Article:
Frequently Asked Questions

  • I am not wealthy, so why do I need estate planning?


    Your estate includes many things you may not have considered.  Besides real estate and bank accounts, there are vehicles and household items, collectibles, stocks and bonds, retirement accounts, life insurance, the value of your business and more.  The benefits and potential tax liabilities of your estate may be more than you expect.  At Assiniboia Law Office, we can assist with your will and otherwise strategize to allow your estate to give the most benefit to your loved ones.

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  • Can I take care of my estate planning myself?


    Attempting to plan your estate yourself deprives you of the benefit of the knowledge and expertise of a Winnipeg estate planning lawyer.  A qualified professional can advise you of options of which you may otherwise never be aware.  Additionally, in such an involved and complex process it is all too easy for errors or omissions to be made.  Such errors can cause tremendous financial losses to your estate, as well as cause your loved ones the additional hardship of delays, increased costs and potential litigation.

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  • Why do I need a trust? Isn’t a will enough?


    A will is only one part of estate planning.  It does not provide for the treatment of certain assets nor allow for the strategic handling of your assets and property before your death.  A trust can assist you to avoid probate fees and protect your assets from creditors and capital gains tax.  It can also protect assets from spendthrift heirs while still providing for them, and can allow your loved ones to benefit immediately from trust proceeds.  A trust may also help preserve your right to social assistance payments.

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  • Can I update my will after it has been finalized?


    Absolutely.  Estate planning should be revised and your will updated whenever significant changes occur in your family, such as a birth, death, marriage or divorce.  The same should be done if you move to another province where different laws may apply.  Your estate plan should be reviewed regularly as changes to estate and tax laws may also have an effect.

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  • What is a will?


    A will is a legal document that names an executor or administrator of your estate and explains your wishes regarding the distribution of your property and assets after your death.  It is also used to name a guardian for any minor children.

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  • What will happen to my property if I don’t have a will?


    If there is no will at the time of your death, your assets and property will be distributed according to intestacy laws.  These are extremely inflexible statues that can prevent your property from being given to the people you intend it to go to.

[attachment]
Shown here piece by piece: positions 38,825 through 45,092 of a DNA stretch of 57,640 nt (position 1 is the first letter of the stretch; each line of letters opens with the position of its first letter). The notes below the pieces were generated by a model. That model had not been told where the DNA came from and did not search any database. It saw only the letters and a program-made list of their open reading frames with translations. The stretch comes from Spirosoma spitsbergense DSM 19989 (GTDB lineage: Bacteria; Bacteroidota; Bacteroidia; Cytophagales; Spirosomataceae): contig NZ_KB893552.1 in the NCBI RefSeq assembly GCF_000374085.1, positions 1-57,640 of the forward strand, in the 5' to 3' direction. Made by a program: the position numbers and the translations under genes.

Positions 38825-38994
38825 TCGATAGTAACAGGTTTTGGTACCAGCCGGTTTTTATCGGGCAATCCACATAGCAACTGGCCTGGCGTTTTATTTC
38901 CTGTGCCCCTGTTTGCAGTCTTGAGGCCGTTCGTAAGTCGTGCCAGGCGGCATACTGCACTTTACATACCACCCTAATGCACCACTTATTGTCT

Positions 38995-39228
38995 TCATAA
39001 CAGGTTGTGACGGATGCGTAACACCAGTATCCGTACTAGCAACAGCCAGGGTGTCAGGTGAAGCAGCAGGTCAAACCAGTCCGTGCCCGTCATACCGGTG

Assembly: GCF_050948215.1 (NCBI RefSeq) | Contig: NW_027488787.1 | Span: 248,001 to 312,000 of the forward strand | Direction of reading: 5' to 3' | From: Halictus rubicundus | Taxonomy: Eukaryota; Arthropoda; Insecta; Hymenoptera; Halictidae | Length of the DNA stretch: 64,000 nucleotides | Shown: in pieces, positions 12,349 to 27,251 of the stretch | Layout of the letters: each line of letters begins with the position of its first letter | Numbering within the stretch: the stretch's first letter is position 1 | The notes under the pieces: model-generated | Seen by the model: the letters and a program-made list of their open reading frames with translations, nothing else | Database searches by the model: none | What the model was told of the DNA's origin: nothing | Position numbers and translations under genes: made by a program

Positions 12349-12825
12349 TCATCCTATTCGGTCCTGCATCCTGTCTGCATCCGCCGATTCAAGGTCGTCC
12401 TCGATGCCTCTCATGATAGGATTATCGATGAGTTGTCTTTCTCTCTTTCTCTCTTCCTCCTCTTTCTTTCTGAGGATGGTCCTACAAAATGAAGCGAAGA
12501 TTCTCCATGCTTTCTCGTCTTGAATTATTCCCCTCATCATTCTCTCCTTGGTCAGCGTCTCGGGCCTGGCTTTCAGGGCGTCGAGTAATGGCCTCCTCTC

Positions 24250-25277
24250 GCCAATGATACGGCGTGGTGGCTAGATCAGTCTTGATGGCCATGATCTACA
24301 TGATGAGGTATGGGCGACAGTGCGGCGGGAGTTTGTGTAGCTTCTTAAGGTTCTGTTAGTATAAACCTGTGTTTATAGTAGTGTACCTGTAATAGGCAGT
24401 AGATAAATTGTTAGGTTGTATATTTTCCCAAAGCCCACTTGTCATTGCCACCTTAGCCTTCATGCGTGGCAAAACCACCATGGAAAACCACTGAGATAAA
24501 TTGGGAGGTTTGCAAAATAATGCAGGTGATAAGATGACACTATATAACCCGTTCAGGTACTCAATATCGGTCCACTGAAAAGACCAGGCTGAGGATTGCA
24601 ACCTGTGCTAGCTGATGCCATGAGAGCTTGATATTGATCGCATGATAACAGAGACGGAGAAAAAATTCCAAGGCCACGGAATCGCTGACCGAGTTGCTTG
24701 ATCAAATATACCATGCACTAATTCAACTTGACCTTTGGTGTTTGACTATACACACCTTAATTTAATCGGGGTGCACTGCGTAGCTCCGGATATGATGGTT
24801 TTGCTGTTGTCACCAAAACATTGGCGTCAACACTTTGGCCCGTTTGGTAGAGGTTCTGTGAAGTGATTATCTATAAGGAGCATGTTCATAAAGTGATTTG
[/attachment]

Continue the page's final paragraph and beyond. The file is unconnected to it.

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  • What are the requirements for a will?


    The basic requirements for a will are that you are of sound mind and legal age, it is your will, the will is in writing, it is signed and dated by you, and signed by two witnesses.

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  • When should a will be changed?


    Your will should be reviewed and modified as needed following a marriage, divorce, death of spouse, the death of a child, grandchild or sibling; the birth of a child, your executor dies, or any other major changes in your personal or financial situation.

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  • Why should I hire an attorney to prepare my will?


    A qualified lawyer will have considerable experience preparing wills and can competently guide you through the process to ensure you property and assets are distributed the way you want following your death.  A Winnipeg estate planning attorney from Assiniboia Law Office can answer your questions regarding wills in more detail, and give you reliable advice regarding asset and property distribution.  Our firm can also help you amend wills that have been previously written.

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  • What is a trust?


    A trust is a legal method of controlling a person’s property while they are alive and/or after their death.  There are different types of trusts depending on the situation, including a family trust and a special needs trust.

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  • How many people are involved in a trust?


    Every trust has a settlor, a trustee, and one or more beneficiaries.   The settlor is responsible for settling the trust property, the trustee administers the trust, and a beneficiary is the recipient of the trust’s property.

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  • Who can be a trustee?


    A trustee can be a trust company, an individual, or both.  A trustee is required to act in the best interests of the beneficiaries.

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  • What are the benefits of a trust?